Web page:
The Latino community is founded by many traditional values that many of them, especially in the older generations, are reluctant to accept the importance of mental health. These traditional values cause prejudice for those that do not follow it. A good example of this is the LGBTQ+ community amongst Latinos. The article, “LGBTQ+ Latinx young adults’ health autonomy in resisting cultural stigma,” discusses the struggles of these group of people having to combat traditional values and their culturally shaped viewpoints. It can be difficult to combat both your culture of heritage and the predominant culture you must adapt to. In the article, there is an anecdote about a bisexual woman who grew up in a Mexican household that never really discussed sex and sexual orientation. These topics were taboo and not to be spoken of in then household. The only main concern as she stated “to not get pregnant” and because of barriers like this, it can lead to miscommunication and lack of understanding. Luckily she was able to overcome this by embracing social diversity and educating herself. Traditional values in Latino communities many times are overbearing and can be static, causing lack of knowledge and prejudices if one of their communities doesn’t conform to these values.
Overwhelming cultural values all tie into the stigma that mental health faces in minority communities such as the Latin. There are also many cases where one is viewed as crazy or their “overreacting.” These kinds of terms are damaging to the acceptance of mental health being something that should not be taken lightly.
The Asian community, quite similarly to the Lain community, also has cultural values that deem mental health to be something negative. According to the article, “Cultural Variation in Implicit Mental Illness Stigma”, involving a study on Asian Americans’ perspectives on mental illness, one of the reasons why mental illnesses are stigmatized by Asians is because it prevents them from doing their social obligations in society. The Asian culture does have a history of serving the society they live in. This comes from a sense of nationalism, being devoted to their country, only in most cases, it’s being devoted to your work/educational obligations. Being depressed or having some kind of mental disorder is seen as detrimental to that society. These cultural values of work ethnic and civic duty puts mental illnesses in a negative light.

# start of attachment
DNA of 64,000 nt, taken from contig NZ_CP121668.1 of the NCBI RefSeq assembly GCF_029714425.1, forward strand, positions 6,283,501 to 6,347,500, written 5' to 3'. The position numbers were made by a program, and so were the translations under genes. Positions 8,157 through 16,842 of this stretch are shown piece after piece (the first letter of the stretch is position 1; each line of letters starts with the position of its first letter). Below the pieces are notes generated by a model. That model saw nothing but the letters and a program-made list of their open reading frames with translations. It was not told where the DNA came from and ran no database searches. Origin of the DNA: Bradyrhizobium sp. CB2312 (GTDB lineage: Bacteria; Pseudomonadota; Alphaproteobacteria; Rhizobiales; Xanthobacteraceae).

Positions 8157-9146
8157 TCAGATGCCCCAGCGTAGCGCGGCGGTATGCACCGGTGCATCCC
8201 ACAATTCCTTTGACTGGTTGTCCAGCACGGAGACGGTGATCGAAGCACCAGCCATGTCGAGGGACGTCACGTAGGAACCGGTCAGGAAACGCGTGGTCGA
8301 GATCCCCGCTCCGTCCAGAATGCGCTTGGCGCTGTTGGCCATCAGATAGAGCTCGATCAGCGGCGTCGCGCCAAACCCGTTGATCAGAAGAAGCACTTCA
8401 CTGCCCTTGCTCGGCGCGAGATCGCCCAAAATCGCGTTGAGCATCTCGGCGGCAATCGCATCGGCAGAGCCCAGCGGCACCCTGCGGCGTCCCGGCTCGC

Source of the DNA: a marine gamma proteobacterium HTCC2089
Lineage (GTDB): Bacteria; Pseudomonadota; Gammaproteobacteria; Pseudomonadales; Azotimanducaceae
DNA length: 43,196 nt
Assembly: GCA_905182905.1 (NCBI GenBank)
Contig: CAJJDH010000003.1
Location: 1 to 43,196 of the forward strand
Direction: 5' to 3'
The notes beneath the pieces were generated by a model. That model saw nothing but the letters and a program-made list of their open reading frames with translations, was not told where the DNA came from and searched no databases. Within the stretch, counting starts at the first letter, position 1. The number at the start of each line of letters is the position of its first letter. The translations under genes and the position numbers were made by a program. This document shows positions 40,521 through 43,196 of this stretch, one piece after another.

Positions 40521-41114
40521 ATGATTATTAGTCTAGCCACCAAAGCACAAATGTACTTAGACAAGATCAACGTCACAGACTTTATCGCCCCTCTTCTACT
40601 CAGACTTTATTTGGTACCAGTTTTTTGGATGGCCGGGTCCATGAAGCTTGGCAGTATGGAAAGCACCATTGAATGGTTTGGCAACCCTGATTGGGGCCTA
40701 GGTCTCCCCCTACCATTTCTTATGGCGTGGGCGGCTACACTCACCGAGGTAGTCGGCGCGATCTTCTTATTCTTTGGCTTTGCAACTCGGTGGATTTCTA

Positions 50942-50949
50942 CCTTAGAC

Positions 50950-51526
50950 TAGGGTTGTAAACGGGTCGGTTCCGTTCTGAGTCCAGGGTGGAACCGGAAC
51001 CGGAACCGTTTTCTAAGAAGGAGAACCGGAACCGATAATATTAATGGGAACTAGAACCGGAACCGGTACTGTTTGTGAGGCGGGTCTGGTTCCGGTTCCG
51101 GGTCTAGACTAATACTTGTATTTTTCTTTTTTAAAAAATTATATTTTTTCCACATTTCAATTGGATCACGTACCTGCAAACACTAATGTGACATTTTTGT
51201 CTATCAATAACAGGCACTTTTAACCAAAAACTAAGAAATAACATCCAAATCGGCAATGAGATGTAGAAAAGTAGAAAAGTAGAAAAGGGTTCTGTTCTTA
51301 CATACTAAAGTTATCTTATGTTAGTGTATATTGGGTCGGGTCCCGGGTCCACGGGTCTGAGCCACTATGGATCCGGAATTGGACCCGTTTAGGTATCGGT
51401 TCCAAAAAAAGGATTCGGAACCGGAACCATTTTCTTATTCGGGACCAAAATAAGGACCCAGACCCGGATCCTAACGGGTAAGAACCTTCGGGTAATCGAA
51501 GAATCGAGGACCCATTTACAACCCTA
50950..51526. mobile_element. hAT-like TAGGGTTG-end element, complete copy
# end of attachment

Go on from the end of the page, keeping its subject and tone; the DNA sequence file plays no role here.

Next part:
Stigma is socially contracted and is a component that greatly affects how people perceive one another. Anything out of the “normal” and what isn’t socially acceptable is deemed to be negative criticism by society. Mental illnesses and disorders have a history of being out of the ordinary and anyone who has them is subjected to many of the stereotypes that come with it. They are seen as weak, crazy, and dangerous. They go from being like everyone else, to be being isolated socially.
The discrimination is gradually getting better, especially in the U.S, but the cultural stigma that people with mental health issues fall into cannot be rid given the vast minority groups that stigmatize mental health a lot more compared to White Americans. The foundations and traditions set by these distinct cultures are the forefront of cultural stigma in regards to mental health awareness.
Cheon, B., & Chiao, J. (2012). Cultural Variation in Implicit Mental Illness Stigma. Journal of Cross-Cultural Psychology, 43(7), 1058–1062. https://doi.org/10.1177/0022022112455457
Quinn, D. M., & Chaudoir, S. R. (2009). Living with a concealable stigmatized identity: The impact of anticipated stigma, centrality, salience, and cultural stigma on psychological distress and health. Journal of Personality and Social Psychology, 97(4), 634-651. doi:http://dx.doi.org.ezproxy.rowan.edu/10.1037/a0015815
Schmitz, R., Sanchez, J., & Lopez, B. (2018). LGBTQ+ Latinx young adults’ health autonomy in resisting cultural stigma. Culture, Health & Sexuality, 21(1), 16–30. https://doi.org/10.1080/13691058.2018.1441443